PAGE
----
During the Mexican War of Independence, Puebla’s main role was the printing and distribution of the plan for independence. Later, during the French intervention in Mexico, on 5 May 1862 in the Battle of Puebla, defending Mexican forces defeated the French army which was considered to be the most powerful in the world at the time thus the holiday “Cinco de Mayo” is a major annual event here. At the end of the century, Puebla had a thriving textile industry, immigration from Europe was encouraged and people from Spain, Italy, Germany, France and Lebanon came to live in the city. French influence can still be seen in much of the city’s architecture. The Germans mostly settled in the Humboldt neighborhood where Bavarian style houses and the Alexander von Humboldt German College can still be found. German immigration here was one of the reasons Volkswagen built a large factory just outside of the city, later in the 20th century.

Puebla is considered to be the cradle of Mexican Baroque both in architecture and in the decorative arts and the historical and cultural value of Puebla's architecture is a major reason why the city was chosen as a World Heritage Site in 1987. Various styles and techniques such as Baroque, Renaissance and Classic are represented here in over 5,000 buildings included in the catalogue.  The historic center is filled with churches, monasteries, and mansions, mostly done in gray cantera stone, red brick and decorated with multicolored tiles.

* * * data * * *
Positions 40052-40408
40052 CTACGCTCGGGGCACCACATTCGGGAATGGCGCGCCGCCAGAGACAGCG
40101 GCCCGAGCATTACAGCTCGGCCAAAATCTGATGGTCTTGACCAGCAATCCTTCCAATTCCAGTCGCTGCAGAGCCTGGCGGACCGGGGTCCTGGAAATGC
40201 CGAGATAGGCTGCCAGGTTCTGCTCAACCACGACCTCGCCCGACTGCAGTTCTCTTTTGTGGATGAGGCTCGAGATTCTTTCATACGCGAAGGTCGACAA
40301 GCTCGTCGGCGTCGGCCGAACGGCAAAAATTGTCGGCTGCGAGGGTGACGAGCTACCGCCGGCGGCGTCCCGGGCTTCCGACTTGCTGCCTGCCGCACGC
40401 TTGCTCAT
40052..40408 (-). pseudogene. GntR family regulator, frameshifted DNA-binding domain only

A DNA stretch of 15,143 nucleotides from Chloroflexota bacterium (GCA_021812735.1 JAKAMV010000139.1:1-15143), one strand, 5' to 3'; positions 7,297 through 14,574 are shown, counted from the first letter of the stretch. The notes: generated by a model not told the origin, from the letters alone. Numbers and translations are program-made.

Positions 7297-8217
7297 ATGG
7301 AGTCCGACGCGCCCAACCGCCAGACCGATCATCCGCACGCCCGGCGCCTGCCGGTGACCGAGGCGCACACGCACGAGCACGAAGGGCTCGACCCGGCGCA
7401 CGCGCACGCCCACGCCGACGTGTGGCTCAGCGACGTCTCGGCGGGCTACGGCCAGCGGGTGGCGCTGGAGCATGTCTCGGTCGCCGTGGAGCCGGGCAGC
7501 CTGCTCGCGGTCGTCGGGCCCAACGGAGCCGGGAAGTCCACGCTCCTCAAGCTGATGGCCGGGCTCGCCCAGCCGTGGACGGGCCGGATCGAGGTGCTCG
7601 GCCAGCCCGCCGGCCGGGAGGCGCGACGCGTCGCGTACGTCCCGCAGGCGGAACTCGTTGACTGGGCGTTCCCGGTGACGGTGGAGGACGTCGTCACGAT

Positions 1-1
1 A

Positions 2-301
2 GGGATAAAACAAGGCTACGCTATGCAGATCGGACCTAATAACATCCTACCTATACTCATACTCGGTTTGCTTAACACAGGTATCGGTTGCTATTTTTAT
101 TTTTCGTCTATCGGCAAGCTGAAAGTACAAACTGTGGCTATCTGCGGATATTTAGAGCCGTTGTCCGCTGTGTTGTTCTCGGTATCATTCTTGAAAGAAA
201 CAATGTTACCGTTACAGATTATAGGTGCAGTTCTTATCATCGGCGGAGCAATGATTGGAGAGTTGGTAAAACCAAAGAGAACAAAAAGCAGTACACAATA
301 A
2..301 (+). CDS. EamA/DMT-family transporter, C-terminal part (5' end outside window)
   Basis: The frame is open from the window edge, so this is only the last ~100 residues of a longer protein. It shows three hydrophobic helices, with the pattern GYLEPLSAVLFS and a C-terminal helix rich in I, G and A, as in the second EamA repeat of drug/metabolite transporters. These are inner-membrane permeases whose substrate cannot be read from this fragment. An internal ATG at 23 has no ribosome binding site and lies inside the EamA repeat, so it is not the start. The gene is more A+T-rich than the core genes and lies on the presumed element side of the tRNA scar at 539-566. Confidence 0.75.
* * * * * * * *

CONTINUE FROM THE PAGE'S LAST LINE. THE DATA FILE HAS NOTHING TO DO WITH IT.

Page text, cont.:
The city is also famous for mole poblano, chiles en nogada, cemitas and Talavera pottery. Soon after its foundation, Puebla was well known for its fine ceramics due to the abundance of quality clay in the region.  Between 1550 and 1570, Spanish potters from Talavera de la Reina in Spain came to Puebla to teach European techniques of the potter’s wheel and tin-glazing. These new methods were mixed with native designs to give rise to what became known as Poblano Talavera. The glazing technique was first used for the tiles that still decorate many of the buildings in this city.  Later, it was used to make pots, plates, jars, religious figures and other items.

Puebla has a subtropical highland climate moderated by its altitude of 2,200 meters and as a result it rarely gets truly hot in Puebla, averaging only three days with temperatures above 29 °C. Night temperatures are cool at all times of the year. Like Oaxaca, Puebla experiences a dry season from November through April and a rainy season from May–October.  For more pictures please visit my picasa web album.  I will have several more posts on Puebla covering carnival and Talavera pottery.